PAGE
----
If you can’t afford to keep your home, you can try to work out a short sale (selling the house for less than the market value) or a deed in lieu of foreclosure (returning the property to the bank in exchange for a longer move-out period and no deficiency debt) to avoid foreclosure if you can’t sell your home at a profit. These options can help you salvage the situation. Otherwise, if the bank forecloses, sells the property, and does not receive enough from the sale to cover the amount you owe, they may pursue a deficiency judgment. This means that the lender will hold you financially responsible for the unpaid balance. Under these circumstances, transferring ownership to a new buyer through sale or back to the bank by deed may be your most viable solution.
Whether you are trying to keep the home, transfer ownership, or negotiate a loan modification with the lender, finding an alternate solution to foreclosure is the best option. A foreclosure can seriously damage your credit score, which will make it difficult to obtain credit and nearly impossible to purchase another home in the near future.
Filing for bankruptcy as a separate case can’t prevent a foreclosure, but it can delay the process. In bankruptcy, the court issues an automatic stay which prohibits virtually any debt collection action against you while the case remains open. Chapter 13 bankruptcy helps you manage your debts over a 3- or 5-year repayment plan, which can help you keep the house. Chapter 7 can help discharge the mortgage debt. Although bankruptcy may not solve the problem outright, it will pause the foreclosure and allow you a chance to examine all viable options.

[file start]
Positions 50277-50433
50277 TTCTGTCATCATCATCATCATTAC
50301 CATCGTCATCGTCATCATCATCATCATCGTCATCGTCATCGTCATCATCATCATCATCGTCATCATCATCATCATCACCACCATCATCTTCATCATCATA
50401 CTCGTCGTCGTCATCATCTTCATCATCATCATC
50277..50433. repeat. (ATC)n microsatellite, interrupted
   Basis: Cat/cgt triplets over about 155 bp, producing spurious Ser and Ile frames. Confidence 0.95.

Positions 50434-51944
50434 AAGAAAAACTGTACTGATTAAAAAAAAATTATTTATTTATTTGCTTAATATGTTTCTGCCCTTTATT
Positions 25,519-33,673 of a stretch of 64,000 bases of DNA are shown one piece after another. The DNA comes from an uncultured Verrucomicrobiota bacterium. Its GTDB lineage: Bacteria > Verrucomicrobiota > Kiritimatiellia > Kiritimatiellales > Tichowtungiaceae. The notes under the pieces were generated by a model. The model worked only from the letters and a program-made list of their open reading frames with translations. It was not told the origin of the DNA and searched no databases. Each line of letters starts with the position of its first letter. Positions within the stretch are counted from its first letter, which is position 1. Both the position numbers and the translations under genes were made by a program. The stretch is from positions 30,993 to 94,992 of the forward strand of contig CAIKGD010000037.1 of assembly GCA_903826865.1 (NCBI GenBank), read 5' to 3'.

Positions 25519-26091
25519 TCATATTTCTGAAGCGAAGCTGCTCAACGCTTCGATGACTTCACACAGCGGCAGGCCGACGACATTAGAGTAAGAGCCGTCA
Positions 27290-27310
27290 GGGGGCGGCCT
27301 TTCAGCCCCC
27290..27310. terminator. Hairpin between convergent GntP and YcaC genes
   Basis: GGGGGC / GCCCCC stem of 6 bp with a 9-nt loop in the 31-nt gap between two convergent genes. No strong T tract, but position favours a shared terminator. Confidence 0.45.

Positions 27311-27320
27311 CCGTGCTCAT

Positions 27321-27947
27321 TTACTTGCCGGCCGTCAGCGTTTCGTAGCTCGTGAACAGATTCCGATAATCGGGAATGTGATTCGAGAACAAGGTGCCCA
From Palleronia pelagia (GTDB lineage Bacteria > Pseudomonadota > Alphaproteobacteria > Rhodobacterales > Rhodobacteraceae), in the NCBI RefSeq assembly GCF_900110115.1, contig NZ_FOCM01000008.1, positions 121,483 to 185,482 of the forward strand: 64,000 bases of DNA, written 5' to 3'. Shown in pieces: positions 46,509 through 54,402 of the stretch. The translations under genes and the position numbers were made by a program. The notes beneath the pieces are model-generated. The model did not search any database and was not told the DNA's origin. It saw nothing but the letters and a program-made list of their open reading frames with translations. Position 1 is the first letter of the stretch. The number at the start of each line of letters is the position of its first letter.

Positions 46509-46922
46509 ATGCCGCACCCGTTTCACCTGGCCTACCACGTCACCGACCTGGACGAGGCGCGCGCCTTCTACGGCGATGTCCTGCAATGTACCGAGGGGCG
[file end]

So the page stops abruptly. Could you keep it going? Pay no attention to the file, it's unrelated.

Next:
If you are struggling to make payments or face foreclosure, a HUD-approved housing counselor may be able to help you understand your options. More information about your options can also be accessed via the Upsolve Learning Center.
Foreclosure proceedings are time-consuming and expensive. Lenders and banks are eager to find alternate solutions. For homeowners, foreclosures are not only disruptive but can have long-lasting negative financial consequences. So if you are facing a foreclosure, your best option may be to negotiate.
By acting early, you might be able to modify the terms of your loan, make up missed payments, or even transfer ownership of the home if you can no longer afford it. Under the circumstances, you may have valid defenses. It is important to review any notices or court documents you receive immediately so that you can present your best case. If you are unsure what to do next, an experienced attorney can help you present those defenses. In either case, remember that the longer you wait, the fewer options you will have.